Sunday, January 4, 2015
Vietnam Book Five: Walking Wounded by Chris Lynch
Now, in Walking Wounded, Rudi has been killed by friendly fire, apparently, the friendliest fire of all, and this novel follows each man's reaction to their friend's death.
Morris, whose idea it was for them to all join up, is feeling terrible guilt about having convinced them to do that. He immediately requests and is granted the job of escorting Rudi's body home. There is a lot of introspection during the trip. But once home, Morris has some difficulty being there, in part because he knows the truth about Rudi's death and in part because the adjustment to suddenly being in a civilian setting is difficult for combat soldiers. This was especially true for Vietnam soldiers, who had to face protesters, as Morris does while home, who held them responsible for the war that they were against. Morris is still in the Navy and, though he is now stateside for his remaining tour of duty, his request for how he would like to spend that time may surprise readers, but when I think about it, I realized it would be a healing process for him.
Beck, the smartest one of the bunch, joined the Air Force, flying a C-123 aircraft, defoliating the forests of Vietnam with Agent Orange. Beck is struggling to keep things together for himself, even as he is almost overwhelmed by the loss of his friend and by the realization that he is fighting a senseless war.
Ivan is an Army trained sharpshooter, who seems to just appear on different missions in this book, until he finally is shot in the face. Sent stateside, on a first class plane, Ivan decides to take off once he reaches the states and hitchhikes the rest of the way home. Despite winning medals, Ivan is having a great deal of difficulty with his Vietnam experience and with Rudi's death and takes off for the family's hunting cabin to be alone.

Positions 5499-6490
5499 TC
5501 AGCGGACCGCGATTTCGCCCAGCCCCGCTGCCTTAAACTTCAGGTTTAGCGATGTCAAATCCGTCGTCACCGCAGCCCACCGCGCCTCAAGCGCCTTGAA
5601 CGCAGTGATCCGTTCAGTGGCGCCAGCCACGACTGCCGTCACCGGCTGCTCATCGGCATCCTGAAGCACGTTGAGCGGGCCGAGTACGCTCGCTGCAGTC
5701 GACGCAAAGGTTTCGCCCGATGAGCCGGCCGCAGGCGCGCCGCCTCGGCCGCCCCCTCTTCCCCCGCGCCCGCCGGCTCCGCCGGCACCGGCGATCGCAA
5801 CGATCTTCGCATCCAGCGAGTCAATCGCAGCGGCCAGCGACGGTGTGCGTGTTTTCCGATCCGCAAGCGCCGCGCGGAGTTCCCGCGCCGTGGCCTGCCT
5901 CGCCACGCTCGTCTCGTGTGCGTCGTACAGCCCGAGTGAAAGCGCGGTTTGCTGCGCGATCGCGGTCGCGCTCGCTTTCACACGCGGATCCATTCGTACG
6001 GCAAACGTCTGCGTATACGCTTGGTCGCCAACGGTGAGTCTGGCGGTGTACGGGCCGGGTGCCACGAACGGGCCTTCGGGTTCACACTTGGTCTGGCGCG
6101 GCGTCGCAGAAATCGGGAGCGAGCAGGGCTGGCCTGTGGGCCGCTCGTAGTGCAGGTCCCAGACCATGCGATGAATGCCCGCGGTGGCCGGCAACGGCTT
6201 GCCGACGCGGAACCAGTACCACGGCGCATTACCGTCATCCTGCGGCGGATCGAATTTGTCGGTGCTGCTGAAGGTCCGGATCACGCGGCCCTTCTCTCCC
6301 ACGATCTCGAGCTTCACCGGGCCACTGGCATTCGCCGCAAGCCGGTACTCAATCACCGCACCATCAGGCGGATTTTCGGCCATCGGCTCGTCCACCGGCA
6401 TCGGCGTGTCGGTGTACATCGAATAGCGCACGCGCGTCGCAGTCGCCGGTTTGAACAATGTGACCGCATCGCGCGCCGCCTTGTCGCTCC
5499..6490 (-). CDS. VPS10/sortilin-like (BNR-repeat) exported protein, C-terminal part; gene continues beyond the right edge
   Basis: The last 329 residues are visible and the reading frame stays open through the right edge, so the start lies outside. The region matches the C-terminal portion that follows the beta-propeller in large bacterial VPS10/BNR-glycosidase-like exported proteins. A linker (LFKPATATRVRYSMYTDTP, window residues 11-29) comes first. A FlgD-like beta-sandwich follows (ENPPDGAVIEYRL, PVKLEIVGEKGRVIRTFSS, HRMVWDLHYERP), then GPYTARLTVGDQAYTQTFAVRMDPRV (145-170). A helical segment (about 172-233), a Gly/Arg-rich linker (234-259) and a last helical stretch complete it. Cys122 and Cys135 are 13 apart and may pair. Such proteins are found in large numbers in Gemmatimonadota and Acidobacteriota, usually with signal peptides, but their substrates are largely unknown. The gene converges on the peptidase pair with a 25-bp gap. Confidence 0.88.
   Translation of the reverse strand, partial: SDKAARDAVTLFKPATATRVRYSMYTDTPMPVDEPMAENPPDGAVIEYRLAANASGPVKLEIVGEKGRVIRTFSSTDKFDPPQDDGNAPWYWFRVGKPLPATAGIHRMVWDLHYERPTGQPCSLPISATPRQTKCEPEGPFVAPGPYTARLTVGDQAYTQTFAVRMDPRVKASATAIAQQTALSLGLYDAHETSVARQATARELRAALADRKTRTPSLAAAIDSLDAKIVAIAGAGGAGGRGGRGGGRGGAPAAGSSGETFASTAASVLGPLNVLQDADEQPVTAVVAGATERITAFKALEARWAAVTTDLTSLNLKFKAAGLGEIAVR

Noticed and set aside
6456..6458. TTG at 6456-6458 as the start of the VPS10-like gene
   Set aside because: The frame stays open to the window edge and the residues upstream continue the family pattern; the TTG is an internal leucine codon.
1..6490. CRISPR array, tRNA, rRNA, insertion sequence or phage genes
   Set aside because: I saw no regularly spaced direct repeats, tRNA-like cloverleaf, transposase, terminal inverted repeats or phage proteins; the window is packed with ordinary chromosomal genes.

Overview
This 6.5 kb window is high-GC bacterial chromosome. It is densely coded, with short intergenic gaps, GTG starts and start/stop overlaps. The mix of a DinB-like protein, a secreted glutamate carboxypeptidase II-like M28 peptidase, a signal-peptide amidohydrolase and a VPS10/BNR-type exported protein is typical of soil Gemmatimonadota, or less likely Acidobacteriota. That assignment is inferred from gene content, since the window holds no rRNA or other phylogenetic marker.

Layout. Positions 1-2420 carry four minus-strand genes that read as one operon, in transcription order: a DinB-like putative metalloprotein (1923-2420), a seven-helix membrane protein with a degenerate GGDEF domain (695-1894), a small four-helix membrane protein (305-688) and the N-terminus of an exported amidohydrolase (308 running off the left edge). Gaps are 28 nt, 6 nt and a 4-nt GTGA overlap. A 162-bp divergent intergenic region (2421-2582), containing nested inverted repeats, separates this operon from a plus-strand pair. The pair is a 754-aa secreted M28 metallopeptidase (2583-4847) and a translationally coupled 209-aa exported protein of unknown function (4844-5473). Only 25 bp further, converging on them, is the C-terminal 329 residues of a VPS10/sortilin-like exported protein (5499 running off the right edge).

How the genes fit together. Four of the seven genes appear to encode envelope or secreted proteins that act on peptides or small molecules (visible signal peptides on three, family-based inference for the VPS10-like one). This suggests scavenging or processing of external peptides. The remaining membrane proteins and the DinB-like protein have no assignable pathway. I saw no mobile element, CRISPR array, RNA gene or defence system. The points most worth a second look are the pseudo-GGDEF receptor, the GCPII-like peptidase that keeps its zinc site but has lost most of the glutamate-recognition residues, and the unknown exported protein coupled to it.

I have only read one other book by Chris Lynch, a WWII novel, but I will say that he does know how to write a war book for middle grade readers. There is enough fighting with the enemy and among the American soldiers themselves to make it feel realistic with being too graphic. The language is a little cleaner than I would have imagined it was in reality, but that's OK.
I don't usually read the fifth book in a series if I haven't read the previous four, but I did this time. I found I didn't have much problem figuring things out. The novel is narrated in the first person by all four of the friends in alternating chapters, so we get the full effect of their reaction to Rudi's death and to the war in general. I was a little taken aback by Lynch still giving Rudi a voice, but in the end, it worked.
I thought Lynch really captured the disorientation, confusion, and anger that accompanied so many Vietnam soldiers as they fought a war they didn't fully understand and returned to a hostile homeland. Morris and Ivan are clearly beginning to experience the emotion toll of the Vietnam war and the disenfranchised feeling so many felt after the war.
As war books go, that is books that actually take place in the midst of the fighting, this is an excellent novel. I remember feeling the same way about the first Chris Lynch book I read, The Right Fight.
Everyone thought that Book 4: Casualties of War was the last book in the series, but then Walking Wounded appeared. Is this the last book? Don't count on it. There are still too many lose ends, beginning with what happened to Beck.
This book is recommended for readers age 10+
This book was an EARC received from NetGalley
This is my Vietnam War book for my 2014 War Challenge with a Twist hosted by War Through the Generations.